The COVID-19 pandemic spelled out loudly how underpaid many entry-level positions are and businesses are reacting. It’s not uncommon to earn $12-$15 an hour as starting pay for part-time jobs. If you just worked a five-hour shift one night or one weekend day at the $15 an hour salary, you’d not only reach, but surpass the goal. If you could make it 10 hours a week as a part-timer, you’d have another four grand for the down payment.

Stretch Goal

Of course, the larger the down payment the lower the monthly payment will be, so don’t limit savings anywhere along the way.

You’ll have to work for it, but adding more income each week makes a $15k down payment or even $20k realistic.

Given the same budget cuts, you would only need an extra $118 per week to make a $20k down payment. If you don’t mind starting a little smaller, a $20k down payment could get you to the 20% lenders are looking for on a $100k starter home and the optimal interest rate.

However, the fact is there is a market out there for part-time work and just about every entry level job pays enough to make it worth your while. If you could score a $15 an hour part-time job and work a 10-hour week, that’s $7,800 a year. Double that – 20 hours of part-time pay – and you’re up to $15,600 from one source.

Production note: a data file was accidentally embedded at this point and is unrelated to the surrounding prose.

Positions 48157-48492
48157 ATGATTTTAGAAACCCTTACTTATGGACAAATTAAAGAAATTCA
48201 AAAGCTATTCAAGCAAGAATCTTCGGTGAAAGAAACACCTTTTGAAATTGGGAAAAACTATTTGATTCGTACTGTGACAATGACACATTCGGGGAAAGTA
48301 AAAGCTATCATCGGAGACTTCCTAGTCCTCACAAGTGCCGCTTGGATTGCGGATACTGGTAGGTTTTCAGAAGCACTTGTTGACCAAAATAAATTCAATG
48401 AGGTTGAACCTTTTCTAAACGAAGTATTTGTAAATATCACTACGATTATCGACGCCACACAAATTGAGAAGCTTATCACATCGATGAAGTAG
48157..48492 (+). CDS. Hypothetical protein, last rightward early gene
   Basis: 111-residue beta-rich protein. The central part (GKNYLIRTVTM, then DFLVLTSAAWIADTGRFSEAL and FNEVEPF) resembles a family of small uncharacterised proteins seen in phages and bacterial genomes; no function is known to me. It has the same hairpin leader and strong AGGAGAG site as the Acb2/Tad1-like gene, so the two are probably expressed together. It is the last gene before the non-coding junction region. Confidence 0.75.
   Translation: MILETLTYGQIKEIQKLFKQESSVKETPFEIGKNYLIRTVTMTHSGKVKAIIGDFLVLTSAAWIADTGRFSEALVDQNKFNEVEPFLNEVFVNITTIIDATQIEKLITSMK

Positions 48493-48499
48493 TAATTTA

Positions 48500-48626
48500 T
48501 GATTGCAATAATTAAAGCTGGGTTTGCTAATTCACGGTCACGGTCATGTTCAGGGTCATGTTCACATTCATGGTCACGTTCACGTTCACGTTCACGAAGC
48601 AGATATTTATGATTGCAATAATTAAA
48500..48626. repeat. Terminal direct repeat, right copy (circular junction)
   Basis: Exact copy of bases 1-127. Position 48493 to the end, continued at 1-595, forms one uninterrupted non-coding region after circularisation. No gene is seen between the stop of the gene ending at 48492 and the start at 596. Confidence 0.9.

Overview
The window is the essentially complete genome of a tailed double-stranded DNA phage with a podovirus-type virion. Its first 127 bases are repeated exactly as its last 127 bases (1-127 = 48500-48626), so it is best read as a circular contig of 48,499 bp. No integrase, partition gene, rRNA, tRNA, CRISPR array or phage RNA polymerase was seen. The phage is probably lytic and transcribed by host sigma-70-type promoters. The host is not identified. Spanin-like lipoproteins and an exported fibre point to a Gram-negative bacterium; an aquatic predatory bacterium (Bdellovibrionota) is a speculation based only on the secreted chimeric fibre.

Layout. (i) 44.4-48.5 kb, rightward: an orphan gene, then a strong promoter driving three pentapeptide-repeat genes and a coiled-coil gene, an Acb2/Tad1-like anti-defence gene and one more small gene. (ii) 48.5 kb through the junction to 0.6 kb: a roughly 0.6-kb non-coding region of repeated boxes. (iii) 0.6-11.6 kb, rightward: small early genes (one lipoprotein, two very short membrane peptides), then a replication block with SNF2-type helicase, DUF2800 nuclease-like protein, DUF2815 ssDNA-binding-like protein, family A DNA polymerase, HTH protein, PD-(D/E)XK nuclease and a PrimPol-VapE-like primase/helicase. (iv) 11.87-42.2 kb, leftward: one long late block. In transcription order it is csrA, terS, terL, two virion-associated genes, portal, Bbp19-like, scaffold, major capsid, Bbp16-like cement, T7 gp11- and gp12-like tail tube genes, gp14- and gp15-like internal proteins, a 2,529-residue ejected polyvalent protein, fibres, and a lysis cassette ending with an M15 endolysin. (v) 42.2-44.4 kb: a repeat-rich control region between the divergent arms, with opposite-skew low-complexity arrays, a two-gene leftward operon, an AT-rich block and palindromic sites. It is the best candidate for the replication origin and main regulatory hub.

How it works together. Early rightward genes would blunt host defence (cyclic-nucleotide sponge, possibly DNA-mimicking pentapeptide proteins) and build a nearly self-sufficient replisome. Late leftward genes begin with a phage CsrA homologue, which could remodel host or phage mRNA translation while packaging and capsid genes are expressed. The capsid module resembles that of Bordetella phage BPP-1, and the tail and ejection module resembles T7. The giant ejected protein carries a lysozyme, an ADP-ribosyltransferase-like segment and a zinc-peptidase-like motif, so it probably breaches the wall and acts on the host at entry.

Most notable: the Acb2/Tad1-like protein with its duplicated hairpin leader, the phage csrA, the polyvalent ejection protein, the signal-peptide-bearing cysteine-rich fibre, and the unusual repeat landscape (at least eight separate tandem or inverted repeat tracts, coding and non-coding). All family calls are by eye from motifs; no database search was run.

Bar tending or waiting tables on the weekend could bring in the extra couple hundred dollars you need. If that isn’t your speed, there are several ways to make money on your own.

Driving for Uber, Lyft or one of the many delivery services like Instacart, Doordash, Grubhub or Postmates will give you the flexibility and earning potential to match your schedule and budget.

TaskRabbit is a good way to make money on the side and could be good practice doing handy work before becoming a homeowner. Fiverr and UpWork give anyone the opportunity to freelance.

It might take some discipline and patience to reach the goal of saving a down payment in one year, but when you break it down into small chunks, it starts to add up quickly.

Get Down Payment Assistance

And before you do anything, find out if you qualify for down-payment assistance from local, state and nonprofit organizations? There are down payment grants that will cover as much as 4% of the purchase price for qualified buyers.

Learn more by taking our online homebuyer education course, HomeTrek.


N.A. (2021, June 11) Filing Season Statistics for Week Ending June 11, 2021. Retrieved from

Dilworth, K. (2021, September 15) Average credit card interest rates: Week of Sept. 15, 2021. Retrieved from

N.A. (2021, May 25) Starbucks Menu, Starbucks Menu with Price List. Retrieved from